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Healthy Aging Month

Healthy Aging Month

September is Healthy Aging Month

It’s Healthy Aging Month! This September, the American Academy of Ophthalmology encourages older adults to keep an eye out for symptoms of common visual disorders.

These disorders include:

  • Age-related macular degeneration
  • Glaucoma
  • Cataracts
  • Diabetic eye disease

Because the majority of these disorders have no early symptoms, it’s important to receive regular, comprehensive eye exams, particularly if you’re over the age of 60.

What is age-related macular degeneration?

Age-related macular degeneration (AMD) is a degenerative disorder characterized by diminishing centralized vision. People with macular degeneration may find it difficult to focus on objects straight ahead of them, causing them to struggle with activities like reading, driving or watching television. Over time, these symptoms will worsen.

Injections, supplements, photodynamic therapy and laser surgery are all ways in which doctors can work to prevent further loss of vision.

What is glaucoma?

Glaucoma is an eye disease characterized by damage to the ocular nerve, often due to pressure within the eye. Glaucoma is divided into two subtypes: open-angle glaucoma and closed-angled glaucoma. People with high eye pressure are at a particularly high risk of developing the disorder, as well people with high blood pressure. African Americans and Mexican Americans are also at an increased risk of developing the disorder.

The vision loss associated with glaucoma is irreversible, which means that catching it early is essential. Doctors can prevent glaucoma from progressing by prescribing medications and performing surgery.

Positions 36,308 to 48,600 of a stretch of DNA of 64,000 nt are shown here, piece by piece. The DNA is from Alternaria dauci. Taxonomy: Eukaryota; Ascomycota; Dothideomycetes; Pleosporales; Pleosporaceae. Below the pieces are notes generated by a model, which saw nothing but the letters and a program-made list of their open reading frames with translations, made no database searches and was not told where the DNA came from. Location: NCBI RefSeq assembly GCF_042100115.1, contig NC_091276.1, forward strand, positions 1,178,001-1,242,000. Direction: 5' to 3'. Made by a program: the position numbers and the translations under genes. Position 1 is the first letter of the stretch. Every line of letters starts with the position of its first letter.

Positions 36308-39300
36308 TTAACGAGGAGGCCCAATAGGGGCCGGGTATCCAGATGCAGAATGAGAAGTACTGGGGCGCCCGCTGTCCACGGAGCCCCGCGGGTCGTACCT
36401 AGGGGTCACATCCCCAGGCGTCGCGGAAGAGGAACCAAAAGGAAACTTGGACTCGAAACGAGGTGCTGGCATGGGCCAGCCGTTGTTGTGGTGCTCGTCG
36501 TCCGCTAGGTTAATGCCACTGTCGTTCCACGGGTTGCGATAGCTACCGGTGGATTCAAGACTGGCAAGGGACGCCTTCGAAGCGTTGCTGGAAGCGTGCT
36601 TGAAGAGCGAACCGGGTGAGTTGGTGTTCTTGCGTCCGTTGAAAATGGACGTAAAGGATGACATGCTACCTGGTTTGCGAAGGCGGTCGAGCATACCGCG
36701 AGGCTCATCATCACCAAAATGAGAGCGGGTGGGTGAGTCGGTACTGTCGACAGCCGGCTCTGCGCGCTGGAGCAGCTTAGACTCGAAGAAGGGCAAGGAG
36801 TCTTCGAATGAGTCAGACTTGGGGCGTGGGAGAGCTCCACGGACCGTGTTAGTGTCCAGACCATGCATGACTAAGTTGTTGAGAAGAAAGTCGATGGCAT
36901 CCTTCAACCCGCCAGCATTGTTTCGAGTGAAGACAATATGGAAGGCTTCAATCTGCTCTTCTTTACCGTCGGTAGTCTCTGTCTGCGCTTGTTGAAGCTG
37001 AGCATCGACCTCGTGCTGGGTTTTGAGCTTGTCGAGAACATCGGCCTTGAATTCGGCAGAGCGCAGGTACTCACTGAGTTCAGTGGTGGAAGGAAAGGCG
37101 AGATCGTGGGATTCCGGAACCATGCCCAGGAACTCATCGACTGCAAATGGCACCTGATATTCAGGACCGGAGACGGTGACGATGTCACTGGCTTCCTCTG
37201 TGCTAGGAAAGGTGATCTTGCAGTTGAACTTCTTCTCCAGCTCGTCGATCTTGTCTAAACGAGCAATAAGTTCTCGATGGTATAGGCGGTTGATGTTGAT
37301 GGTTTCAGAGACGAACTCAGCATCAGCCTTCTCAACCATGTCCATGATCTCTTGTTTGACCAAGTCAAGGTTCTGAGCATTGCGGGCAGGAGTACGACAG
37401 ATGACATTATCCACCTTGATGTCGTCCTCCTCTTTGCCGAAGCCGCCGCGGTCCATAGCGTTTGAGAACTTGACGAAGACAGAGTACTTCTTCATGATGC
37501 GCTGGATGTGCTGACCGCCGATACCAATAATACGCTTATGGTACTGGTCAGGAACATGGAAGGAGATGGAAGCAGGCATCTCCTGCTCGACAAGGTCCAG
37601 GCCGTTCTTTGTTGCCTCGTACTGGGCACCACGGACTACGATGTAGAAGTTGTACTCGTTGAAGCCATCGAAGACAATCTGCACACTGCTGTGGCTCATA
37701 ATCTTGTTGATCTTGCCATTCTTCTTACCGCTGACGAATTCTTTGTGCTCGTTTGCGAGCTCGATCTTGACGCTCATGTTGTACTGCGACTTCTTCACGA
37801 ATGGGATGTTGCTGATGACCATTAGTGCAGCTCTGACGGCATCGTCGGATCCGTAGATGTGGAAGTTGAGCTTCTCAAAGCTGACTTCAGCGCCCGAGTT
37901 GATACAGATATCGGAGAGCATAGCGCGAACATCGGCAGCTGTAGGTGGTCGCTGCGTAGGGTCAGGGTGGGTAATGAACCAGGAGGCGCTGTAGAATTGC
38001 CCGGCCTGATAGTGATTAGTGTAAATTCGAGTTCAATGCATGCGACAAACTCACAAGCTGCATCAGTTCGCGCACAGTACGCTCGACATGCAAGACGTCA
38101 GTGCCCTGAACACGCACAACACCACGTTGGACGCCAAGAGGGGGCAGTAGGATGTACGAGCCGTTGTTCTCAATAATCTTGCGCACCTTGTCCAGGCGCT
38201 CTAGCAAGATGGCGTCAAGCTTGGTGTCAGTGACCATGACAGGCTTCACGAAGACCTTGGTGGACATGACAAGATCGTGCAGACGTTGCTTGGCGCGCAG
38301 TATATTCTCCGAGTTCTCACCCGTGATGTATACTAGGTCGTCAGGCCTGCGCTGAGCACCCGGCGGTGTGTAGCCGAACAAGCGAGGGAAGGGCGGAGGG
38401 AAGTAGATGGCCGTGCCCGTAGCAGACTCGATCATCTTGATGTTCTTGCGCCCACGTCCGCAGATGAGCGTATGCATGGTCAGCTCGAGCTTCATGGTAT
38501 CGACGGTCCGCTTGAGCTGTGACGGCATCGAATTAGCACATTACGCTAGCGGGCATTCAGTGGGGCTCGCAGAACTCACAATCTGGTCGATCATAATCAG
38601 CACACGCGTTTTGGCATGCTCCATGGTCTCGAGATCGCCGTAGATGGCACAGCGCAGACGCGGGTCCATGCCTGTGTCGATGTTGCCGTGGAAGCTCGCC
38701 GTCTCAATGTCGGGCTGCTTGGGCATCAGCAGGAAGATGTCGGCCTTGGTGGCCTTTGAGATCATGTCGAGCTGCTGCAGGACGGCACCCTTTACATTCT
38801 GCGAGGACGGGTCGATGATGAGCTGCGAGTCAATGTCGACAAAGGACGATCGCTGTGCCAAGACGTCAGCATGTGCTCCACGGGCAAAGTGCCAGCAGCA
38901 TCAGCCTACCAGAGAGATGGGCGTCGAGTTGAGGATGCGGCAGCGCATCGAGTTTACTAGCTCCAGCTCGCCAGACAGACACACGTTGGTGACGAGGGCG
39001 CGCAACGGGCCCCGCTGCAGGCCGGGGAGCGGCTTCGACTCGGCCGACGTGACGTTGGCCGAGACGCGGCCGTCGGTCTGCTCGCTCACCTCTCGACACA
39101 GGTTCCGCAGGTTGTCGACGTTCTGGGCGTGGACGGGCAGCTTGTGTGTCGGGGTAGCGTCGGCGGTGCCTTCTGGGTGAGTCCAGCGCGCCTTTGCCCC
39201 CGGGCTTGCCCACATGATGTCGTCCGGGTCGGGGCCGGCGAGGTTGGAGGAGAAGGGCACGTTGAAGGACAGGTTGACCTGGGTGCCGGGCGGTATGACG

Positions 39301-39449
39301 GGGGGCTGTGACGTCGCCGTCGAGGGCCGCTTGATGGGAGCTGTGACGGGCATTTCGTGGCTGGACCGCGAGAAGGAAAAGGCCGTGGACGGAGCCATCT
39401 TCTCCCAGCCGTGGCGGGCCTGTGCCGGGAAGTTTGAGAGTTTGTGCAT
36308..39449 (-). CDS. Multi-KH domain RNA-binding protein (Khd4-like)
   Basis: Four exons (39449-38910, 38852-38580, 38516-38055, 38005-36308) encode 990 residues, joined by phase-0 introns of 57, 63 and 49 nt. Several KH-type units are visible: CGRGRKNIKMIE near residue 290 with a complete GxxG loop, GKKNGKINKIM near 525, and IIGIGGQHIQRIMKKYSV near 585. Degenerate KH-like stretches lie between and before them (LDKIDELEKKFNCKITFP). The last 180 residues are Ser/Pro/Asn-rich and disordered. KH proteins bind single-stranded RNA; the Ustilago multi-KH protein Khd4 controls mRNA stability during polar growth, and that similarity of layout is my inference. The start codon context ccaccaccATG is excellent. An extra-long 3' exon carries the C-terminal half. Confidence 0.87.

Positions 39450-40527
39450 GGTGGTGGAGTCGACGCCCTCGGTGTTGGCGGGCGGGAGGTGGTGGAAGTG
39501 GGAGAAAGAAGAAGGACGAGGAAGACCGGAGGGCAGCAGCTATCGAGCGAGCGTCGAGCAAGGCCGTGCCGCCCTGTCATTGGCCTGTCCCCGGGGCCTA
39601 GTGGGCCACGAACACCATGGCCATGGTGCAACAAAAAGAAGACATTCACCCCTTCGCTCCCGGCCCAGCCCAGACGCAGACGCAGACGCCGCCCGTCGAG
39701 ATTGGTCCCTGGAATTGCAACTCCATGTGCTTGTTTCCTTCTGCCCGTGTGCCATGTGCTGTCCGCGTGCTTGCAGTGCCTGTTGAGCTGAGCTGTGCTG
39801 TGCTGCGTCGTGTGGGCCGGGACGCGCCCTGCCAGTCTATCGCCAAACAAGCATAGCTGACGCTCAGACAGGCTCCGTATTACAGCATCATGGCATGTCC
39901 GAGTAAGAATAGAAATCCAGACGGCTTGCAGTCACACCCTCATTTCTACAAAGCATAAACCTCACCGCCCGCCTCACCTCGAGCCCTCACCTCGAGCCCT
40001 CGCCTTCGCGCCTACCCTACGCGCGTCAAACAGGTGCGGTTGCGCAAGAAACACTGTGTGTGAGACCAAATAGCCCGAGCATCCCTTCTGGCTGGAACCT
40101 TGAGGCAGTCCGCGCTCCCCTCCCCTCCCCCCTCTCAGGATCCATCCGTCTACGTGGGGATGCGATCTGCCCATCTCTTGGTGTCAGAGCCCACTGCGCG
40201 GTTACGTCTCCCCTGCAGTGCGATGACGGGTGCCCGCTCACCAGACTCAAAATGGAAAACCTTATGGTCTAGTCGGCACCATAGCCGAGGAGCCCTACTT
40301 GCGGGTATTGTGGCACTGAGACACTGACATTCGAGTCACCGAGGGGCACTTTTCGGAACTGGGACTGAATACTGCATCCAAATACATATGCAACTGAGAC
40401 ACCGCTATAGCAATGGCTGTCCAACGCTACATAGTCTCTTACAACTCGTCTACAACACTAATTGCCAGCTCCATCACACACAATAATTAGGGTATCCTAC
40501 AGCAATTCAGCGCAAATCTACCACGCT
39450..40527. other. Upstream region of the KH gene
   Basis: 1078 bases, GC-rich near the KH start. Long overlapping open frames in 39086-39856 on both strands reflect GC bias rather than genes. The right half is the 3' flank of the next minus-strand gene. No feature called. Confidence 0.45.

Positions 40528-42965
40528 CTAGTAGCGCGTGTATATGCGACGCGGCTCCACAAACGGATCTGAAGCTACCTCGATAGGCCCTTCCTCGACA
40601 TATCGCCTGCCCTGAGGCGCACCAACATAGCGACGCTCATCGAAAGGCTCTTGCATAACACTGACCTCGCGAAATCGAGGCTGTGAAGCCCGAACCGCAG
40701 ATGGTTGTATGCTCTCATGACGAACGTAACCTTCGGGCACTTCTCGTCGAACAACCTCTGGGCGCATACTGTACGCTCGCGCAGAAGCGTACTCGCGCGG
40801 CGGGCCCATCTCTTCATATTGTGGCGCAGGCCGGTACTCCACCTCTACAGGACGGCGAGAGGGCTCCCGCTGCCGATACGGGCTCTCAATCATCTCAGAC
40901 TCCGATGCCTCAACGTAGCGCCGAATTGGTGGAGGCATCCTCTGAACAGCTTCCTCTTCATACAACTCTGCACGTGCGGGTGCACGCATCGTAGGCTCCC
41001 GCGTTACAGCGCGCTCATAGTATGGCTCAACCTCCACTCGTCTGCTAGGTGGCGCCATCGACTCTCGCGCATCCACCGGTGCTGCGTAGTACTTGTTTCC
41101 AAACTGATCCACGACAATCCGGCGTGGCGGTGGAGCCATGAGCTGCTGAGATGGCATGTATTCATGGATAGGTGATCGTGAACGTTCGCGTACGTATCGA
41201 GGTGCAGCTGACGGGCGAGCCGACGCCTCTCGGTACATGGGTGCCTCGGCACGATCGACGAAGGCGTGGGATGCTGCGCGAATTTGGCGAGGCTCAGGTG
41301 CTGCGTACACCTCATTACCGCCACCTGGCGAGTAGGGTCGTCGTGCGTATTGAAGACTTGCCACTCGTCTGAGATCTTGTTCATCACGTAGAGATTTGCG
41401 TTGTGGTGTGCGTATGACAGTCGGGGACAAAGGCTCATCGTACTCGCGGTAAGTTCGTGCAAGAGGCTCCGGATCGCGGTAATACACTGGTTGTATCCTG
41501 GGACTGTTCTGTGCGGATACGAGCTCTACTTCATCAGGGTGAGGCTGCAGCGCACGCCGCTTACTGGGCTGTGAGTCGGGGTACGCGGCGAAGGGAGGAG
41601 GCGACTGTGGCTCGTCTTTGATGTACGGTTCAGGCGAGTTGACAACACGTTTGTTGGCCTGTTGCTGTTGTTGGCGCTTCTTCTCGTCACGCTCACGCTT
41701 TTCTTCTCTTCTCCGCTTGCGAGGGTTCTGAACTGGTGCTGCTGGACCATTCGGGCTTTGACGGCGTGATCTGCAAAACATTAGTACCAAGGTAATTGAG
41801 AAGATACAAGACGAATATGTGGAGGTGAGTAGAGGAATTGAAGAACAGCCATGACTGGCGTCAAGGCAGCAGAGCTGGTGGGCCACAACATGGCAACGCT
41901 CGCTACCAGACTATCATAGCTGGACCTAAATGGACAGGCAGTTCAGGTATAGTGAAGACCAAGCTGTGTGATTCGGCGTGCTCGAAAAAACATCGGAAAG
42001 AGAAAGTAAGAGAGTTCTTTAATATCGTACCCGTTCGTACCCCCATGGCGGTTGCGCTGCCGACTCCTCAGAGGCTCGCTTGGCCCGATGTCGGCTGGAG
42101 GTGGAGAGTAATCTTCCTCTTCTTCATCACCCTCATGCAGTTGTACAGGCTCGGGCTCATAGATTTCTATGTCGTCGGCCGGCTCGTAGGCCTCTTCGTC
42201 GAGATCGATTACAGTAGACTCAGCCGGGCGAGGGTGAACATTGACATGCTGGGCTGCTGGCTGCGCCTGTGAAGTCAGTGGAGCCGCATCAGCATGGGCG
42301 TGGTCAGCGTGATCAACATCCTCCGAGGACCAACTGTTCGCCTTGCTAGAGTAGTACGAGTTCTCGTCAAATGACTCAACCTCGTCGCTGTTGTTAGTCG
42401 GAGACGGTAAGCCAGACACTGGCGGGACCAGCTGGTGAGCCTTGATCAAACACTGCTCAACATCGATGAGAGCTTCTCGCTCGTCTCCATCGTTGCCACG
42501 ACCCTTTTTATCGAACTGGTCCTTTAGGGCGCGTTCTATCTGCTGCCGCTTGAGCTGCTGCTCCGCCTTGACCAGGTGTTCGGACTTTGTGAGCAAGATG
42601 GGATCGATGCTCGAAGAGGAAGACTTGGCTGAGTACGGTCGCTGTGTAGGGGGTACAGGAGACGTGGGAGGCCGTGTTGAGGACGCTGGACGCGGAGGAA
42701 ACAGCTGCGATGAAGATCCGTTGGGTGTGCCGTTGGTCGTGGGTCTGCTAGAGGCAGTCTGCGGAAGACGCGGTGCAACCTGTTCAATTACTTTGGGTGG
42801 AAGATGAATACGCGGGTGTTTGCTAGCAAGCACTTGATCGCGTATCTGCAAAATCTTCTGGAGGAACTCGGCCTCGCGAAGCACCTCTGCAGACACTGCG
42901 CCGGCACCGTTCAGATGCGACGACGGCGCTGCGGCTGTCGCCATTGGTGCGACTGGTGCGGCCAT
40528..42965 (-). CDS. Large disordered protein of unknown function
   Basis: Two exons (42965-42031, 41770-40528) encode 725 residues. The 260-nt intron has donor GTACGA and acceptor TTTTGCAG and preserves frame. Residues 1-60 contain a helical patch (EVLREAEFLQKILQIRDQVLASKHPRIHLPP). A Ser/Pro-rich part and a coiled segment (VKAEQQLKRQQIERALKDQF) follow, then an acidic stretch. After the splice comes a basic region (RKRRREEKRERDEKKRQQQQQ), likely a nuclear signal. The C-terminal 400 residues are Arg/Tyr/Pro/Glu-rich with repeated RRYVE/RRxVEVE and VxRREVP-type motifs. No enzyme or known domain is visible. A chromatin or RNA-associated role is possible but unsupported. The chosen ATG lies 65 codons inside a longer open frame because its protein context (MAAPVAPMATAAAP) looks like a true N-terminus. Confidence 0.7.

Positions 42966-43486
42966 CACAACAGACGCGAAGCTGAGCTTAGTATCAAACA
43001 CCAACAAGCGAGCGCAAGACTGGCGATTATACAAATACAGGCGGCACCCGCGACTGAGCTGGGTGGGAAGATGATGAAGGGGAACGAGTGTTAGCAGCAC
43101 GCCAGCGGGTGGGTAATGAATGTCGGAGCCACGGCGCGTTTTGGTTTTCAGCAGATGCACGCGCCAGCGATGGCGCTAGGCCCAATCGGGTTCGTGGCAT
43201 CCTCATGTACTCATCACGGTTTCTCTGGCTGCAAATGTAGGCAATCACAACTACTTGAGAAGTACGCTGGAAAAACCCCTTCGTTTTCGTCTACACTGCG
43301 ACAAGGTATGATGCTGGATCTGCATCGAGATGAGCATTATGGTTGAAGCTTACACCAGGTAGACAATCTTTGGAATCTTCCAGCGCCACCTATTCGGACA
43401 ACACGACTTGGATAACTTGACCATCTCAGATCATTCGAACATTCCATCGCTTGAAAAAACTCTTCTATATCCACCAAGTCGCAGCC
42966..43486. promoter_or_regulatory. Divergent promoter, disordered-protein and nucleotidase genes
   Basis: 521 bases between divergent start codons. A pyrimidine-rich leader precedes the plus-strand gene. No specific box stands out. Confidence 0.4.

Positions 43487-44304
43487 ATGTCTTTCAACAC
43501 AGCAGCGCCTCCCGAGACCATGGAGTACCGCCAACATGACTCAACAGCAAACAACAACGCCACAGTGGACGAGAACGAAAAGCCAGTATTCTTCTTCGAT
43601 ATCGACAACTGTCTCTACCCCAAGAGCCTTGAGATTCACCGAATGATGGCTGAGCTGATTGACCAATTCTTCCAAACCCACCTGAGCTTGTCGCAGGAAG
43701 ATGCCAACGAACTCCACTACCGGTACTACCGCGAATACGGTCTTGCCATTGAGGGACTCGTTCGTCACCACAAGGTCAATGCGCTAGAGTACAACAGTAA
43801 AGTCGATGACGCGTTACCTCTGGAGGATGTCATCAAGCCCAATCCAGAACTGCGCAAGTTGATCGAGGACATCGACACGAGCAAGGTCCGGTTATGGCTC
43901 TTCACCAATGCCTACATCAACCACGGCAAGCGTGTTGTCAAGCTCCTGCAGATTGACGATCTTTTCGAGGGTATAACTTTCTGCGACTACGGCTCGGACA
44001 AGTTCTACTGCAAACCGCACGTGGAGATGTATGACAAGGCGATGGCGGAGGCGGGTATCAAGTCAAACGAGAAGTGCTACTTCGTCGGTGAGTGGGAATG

What is a cataract?

A cataract is a clouding of the eye’s natural lens. Individuals with cataracts often complain about cloudy or blurry vision, glare, difficulties seeing at night, double vision in one eye, and frequent prescription changes in their glasses or contact lenses. Cataracts symptoms may be subtle at first, and so it’s important to regularly have your eyes checked by a professional.

Cataracts are treated through surgery. During cataract surgery, your eye will be numbed and the doctor will carefully remove the old lens and replace it with a new, artificial lens. Doctors have been performing cataract surgery for thousands of years – in fact, it’s one of the oldest known surgeries.

What is diabetic eye disease?

Diabetic eye disease isn’t a singular disease – in fact, it’s any eye disease that disproportionately affects individuals with diabetes. People with diabetes are at an increased risk for diabetic retinopathy, diabetic macular edema, glaucoma and cataracts.

If you have diabetes, you must regularly meet with an eye doctor to make sure you haven’t developed any of these illnesses.

What to learn more?

Eye Care Professionals would be happy to help you learn more about eye conditions that plague older adults. Contact us today to set up a comprehensive, dilated eye exam.

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